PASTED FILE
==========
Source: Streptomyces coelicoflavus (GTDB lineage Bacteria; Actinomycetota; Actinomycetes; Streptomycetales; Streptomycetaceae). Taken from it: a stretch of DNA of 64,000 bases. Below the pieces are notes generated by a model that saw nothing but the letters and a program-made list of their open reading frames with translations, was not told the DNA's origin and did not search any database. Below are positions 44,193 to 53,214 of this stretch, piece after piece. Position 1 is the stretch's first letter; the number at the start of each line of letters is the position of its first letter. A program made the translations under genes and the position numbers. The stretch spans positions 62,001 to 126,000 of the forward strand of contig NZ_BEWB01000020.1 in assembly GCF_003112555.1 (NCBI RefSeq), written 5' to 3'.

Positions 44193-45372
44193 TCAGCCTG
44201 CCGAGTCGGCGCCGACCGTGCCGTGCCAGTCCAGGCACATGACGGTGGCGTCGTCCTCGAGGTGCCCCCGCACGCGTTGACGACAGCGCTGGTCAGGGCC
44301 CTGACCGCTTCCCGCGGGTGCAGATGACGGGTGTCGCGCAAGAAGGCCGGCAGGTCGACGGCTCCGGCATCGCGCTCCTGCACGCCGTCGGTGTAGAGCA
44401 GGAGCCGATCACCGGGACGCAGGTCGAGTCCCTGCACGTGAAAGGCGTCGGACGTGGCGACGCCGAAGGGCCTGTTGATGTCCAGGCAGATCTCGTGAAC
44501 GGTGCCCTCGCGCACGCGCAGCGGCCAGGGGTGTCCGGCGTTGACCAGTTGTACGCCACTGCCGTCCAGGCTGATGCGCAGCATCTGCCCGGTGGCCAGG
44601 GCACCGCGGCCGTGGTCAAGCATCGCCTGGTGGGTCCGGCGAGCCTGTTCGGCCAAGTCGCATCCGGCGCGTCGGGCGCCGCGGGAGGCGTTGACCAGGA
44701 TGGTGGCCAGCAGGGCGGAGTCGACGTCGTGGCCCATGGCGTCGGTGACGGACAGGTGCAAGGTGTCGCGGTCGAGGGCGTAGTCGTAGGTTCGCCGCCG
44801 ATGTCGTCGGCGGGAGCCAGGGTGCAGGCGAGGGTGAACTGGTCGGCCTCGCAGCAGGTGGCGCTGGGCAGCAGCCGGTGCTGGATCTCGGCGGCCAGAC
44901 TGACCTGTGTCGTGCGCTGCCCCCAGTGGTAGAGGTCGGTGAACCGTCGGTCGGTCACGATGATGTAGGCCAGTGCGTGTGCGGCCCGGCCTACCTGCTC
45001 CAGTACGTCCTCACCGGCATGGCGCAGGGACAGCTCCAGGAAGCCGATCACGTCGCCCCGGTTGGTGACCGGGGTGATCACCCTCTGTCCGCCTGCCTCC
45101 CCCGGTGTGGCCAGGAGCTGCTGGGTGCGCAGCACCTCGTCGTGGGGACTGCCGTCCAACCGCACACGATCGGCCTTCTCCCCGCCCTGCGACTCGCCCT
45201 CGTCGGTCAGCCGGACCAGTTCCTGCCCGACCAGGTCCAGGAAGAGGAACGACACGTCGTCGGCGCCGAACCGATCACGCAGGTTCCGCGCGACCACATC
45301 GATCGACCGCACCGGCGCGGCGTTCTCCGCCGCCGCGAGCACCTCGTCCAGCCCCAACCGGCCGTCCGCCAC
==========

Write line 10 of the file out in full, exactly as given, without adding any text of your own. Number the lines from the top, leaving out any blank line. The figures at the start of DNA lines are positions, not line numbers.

44801 ATGTCGTCGGCGGGAGCCAGGGTGCAGGCGAGGGTGAACTGGTCGGCCTCGCAGCAGGTGGCGCTGGGCAGCAGCCGGTGCTGGATCTCGGCGGCCAGAC